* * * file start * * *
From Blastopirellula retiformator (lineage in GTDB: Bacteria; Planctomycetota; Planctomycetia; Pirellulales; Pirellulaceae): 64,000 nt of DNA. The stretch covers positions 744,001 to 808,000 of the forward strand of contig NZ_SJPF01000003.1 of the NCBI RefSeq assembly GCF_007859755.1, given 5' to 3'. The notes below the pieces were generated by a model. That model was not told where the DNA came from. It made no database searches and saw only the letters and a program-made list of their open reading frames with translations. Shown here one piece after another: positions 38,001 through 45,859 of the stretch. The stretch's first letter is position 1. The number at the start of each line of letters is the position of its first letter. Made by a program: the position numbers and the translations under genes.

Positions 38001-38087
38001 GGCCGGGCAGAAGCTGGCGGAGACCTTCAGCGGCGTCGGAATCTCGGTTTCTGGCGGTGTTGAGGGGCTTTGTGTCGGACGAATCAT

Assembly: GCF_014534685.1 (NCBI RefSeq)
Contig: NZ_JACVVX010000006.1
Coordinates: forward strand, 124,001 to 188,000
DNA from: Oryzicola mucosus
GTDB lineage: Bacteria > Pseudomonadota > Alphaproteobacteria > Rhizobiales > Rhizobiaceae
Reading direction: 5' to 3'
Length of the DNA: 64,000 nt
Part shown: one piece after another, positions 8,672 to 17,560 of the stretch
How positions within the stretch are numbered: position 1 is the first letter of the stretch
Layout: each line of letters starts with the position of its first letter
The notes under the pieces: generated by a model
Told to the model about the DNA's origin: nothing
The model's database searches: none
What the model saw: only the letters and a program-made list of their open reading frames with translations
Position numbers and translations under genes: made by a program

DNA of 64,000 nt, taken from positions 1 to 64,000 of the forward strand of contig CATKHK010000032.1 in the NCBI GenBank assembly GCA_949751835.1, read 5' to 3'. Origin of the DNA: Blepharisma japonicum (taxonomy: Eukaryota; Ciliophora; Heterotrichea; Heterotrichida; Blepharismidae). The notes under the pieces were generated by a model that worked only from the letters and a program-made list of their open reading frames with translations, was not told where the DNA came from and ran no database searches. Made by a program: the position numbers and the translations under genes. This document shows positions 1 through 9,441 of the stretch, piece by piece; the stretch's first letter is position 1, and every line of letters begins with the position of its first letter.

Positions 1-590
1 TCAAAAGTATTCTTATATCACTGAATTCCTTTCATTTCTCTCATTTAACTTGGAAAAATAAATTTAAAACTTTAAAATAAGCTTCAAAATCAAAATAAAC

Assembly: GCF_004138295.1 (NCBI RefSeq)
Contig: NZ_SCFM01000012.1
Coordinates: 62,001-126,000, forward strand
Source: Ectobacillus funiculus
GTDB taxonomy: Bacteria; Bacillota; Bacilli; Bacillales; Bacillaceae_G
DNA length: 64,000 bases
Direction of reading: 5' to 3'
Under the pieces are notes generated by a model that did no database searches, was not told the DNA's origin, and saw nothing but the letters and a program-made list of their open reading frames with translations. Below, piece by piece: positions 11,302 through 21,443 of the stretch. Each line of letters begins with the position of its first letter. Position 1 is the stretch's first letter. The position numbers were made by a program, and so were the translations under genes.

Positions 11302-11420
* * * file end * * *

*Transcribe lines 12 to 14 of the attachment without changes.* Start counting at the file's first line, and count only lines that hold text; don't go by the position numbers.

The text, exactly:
How positions within the stretch are numbered: position 1 is the first letter of the stretch
Layout: each line of letters starts with the position of its first letter
The notes under the pieces: generated by a model